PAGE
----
Downsizing Through Craigslist

This week was a “downsizing week.” I made our first attempt to sell-off unneeded items that were taking up space in the basement level and garage. I took photographs of the items to be sold, opened a Craigslist account (free), learned how to post items for sale with photos (easy), and off I went.

So far, I am quite please with the results. In less than a week, we sold a treadmill, a large desk, a large bookcase, an old audio cabinet, and a bicycle. In each case, the first looker became the buyer. I priced the items aggressively for quick sale because I didn’t want to waste time on emails, phone calls, and showings to people who enjoy negotiating. I enjoy negotiating sometimes, but not when we are merely eliminating stuff that has no value to us because it is just taking up space.

Before posting our Craigslist ads, I studied other ads for similar products. There were two characteristics of many of those other ads that I believed were counter-productive to a good selling strategy. First, the photos of the item for sale were either non-existent or of very poor quality. I took high quality photos and in most cases, posted four photos (different views) of each item. (Four is the Craigslist limit.)

The other problem with most Craigslist ads is that the descriptions of most items bordered on the worthless. There was not enough  information about the features and condition of the items. There is no excuse for this because the Craigslist ads are free and allow you to post lots of info about your items for sale.

Providing a lot of detail in your Craigslist ads will, in my opinion, minimize the frequency and duration of communications that you will have with prospective buyers. You want buyers to know as much about the item as possible from your ads so that they don’t have to ask you. Downsizing is something you do to make your life easier. Therefore, you should design your downsizing strategies (and your Craigslist ads) for that purpose.

There a few things I’ve posted on Craigslist that have not attracted much attention. Those will become donated items. One reasonable attempt at selling is all I intend to make, then the stuff will be eliminated by any means possible. Seeing the newly opened spaces in our home and garage is a reward unto itself.

We have other stuff (mostly collectibles belonging to my wife) that will need to go on eBay. More about that later.

Have any of you  boomers used Craigslist as part of your downsizing strategy?


Comments

  1. says

    Yes! I’m right in the middle of doing the same thing that you’re doing ~ listing unwanted furniture and vehicles for sale on Craigslist. Just sold an old truck for a nice sum to the first buyer who called. I’m spending the weekend rounding up the final pieces that need to go and hopefully they’ll sell quickly. Failing that, everything will go to Goodwill. This time next year, I only want the items that I use/need/love in my house. With less stuff, we are much happier.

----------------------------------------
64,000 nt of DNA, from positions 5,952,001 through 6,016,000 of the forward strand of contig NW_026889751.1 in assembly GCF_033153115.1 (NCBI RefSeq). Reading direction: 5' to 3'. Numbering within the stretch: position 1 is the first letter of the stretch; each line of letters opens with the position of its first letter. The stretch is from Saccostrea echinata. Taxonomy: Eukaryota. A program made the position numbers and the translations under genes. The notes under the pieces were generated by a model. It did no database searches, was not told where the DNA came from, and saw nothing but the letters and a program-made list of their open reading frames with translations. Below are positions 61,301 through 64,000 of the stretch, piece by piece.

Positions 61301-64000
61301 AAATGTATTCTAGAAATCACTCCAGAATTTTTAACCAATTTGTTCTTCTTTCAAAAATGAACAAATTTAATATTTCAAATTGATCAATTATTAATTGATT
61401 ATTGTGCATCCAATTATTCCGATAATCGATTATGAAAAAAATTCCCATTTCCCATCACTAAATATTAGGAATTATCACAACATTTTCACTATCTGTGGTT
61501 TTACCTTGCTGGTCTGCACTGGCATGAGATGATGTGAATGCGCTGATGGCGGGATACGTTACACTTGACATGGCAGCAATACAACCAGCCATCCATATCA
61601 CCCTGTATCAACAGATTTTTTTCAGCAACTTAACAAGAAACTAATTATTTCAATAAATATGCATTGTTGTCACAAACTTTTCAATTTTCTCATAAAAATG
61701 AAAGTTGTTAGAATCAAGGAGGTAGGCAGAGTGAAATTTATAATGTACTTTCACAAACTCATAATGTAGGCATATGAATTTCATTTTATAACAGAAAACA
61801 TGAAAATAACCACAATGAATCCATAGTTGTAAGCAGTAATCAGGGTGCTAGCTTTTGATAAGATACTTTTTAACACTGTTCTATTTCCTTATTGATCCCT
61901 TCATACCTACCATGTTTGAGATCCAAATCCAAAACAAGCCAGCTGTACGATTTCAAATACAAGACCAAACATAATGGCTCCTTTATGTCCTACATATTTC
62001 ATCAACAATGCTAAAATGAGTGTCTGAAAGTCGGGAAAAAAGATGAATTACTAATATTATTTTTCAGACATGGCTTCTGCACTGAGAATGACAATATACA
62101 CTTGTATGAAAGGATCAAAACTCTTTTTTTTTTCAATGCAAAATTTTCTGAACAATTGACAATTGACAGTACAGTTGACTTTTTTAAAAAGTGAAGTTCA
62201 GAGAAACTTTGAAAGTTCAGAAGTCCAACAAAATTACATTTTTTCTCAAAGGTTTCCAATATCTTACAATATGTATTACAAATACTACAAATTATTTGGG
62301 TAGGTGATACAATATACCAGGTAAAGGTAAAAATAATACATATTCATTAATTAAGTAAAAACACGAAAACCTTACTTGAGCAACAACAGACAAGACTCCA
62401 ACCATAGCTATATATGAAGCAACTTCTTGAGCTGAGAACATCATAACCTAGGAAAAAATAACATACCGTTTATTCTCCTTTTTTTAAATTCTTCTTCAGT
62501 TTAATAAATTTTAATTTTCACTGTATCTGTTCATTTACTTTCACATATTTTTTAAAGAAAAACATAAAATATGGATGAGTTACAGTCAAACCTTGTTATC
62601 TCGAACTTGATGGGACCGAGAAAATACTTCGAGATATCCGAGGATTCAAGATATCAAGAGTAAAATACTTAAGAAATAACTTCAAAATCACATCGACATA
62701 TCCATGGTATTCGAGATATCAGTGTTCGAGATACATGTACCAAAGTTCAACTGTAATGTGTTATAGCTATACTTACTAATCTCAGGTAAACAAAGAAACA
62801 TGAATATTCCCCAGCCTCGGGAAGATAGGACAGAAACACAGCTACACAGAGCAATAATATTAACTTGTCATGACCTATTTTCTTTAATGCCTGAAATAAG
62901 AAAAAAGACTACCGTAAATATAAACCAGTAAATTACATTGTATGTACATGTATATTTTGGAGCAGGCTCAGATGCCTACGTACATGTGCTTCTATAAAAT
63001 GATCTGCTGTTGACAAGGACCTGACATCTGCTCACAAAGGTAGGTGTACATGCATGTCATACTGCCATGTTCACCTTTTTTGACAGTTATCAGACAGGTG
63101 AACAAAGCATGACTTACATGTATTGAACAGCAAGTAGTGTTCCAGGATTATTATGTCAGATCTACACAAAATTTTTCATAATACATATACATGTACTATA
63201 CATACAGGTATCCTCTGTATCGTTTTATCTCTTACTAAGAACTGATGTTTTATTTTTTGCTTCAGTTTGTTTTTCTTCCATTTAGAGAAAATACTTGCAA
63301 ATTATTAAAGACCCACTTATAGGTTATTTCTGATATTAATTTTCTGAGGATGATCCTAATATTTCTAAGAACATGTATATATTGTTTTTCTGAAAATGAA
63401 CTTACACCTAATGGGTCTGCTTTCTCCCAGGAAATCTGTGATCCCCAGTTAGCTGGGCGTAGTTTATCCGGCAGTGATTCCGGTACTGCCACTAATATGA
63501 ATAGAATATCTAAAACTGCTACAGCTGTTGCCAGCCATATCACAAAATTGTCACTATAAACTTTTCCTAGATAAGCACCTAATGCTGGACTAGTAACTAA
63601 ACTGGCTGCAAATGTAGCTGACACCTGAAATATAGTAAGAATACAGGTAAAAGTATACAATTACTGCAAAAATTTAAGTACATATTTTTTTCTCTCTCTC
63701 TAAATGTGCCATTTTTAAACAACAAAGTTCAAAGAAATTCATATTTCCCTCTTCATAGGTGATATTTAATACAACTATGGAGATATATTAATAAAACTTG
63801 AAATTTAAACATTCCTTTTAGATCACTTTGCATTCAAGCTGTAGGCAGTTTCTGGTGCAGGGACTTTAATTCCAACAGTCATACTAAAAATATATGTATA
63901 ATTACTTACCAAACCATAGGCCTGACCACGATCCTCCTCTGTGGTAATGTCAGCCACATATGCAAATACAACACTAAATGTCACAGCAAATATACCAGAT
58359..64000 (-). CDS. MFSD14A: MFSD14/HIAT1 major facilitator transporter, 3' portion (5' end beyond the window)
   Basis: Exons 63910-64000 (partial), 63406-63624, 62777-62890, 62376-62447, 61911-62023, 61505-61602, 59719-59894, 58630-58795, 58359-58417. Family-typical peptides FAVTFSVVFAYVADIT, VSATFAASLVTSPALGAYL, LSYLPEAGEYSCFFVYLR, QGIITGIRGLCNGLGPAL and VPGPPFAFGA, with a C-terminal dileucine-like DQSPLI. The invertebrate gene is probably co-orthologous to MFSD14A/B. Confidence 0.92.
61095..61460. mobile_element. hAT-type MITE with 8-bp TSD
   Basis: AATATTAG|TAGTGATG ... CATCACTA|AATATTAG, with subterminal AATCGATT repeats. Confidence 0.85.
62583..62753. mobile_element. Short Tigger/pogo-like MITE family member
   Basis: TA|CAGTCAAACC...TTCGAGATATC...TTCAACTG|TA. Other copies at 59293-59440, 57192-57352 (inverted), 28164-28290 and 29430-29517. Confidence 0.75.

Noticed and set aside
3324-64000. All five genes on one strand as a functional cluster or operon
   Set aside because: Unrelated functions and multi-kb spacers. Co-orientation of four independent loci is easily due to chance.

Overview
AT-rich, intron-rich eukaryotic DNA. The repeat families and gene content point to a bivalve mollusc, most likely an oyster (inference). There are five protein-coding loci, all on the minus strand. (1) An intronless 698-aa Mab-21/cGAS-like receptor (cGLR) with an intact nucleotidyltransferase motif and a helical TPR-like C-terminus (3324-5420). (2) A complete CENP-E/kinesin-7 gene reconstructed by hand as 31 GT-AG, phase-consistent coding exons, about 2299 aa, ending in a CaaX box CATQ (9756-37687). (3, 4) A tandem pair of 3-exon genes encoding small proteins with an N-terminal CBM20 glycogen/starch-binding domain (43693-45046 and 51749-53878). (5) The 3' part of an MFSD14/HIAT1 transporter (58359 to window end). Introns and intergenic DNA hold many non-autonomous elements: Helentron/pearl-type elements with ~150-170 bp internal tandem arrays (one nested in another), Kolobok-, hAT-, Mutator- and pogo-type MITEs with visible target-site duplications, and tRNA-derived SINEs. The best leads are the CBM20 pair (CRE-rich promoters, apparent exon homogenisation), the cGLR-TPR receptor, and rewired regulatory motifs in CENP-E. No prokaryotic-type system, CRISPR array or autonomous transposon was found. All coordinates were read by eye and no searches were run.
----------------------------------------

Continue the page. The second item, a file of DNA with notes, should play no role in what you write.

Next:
2. gardengal4 says

    I have contemplated selling stuff on Craigslist, but I am too nervous about having strangers come to my home, or even my driveway/garage.

  3. Steve says

    Using Craigslist is simply being a good steward of the stuff we have accumulcated. If you don’t want them to come to your house, you can meet anywhere else, like the parking lot at the grocery store. E-bay is for small semi-valuable things where the hoped for price is enough to justify the risk of paying a commission if it doesn’t sell, plus the cost of shipping. Craisglist is ideal for things you don’t want to ship.

    You mentioned selling a treadmill. It would be ridiculous to ship a treadmill. We sold a gun safe. It was 600 pounds, and shipping would just be out of the question.

    Cash-only. And you can politely count it, because people tend to undercount. I would consider taking a personal check, because it is supposed to be illegal to pass a bad check, it includes some personally-identifying information, although I doubt the police would care. Definitely no other forms of payment.

    You can’t sell guns on Craigslist or Ebay. There are specialty auction sites for specific markets, such as GunBroker.com.

    And if you want to give away stuff for free, set it on the curbe, take a picture and post it on the Craigslist Free page, and people will be there within 15 minutes to haul it away. I swear people must drive around town on Saturday with a smartphone so they can swoop in on that free stuff.

  4. Leslie says

    Did that last year. Most furniture did not sell, but was able to give it away (really old sofas, chairs, TVs and TV stand) but wicker and large plants flew out the door.

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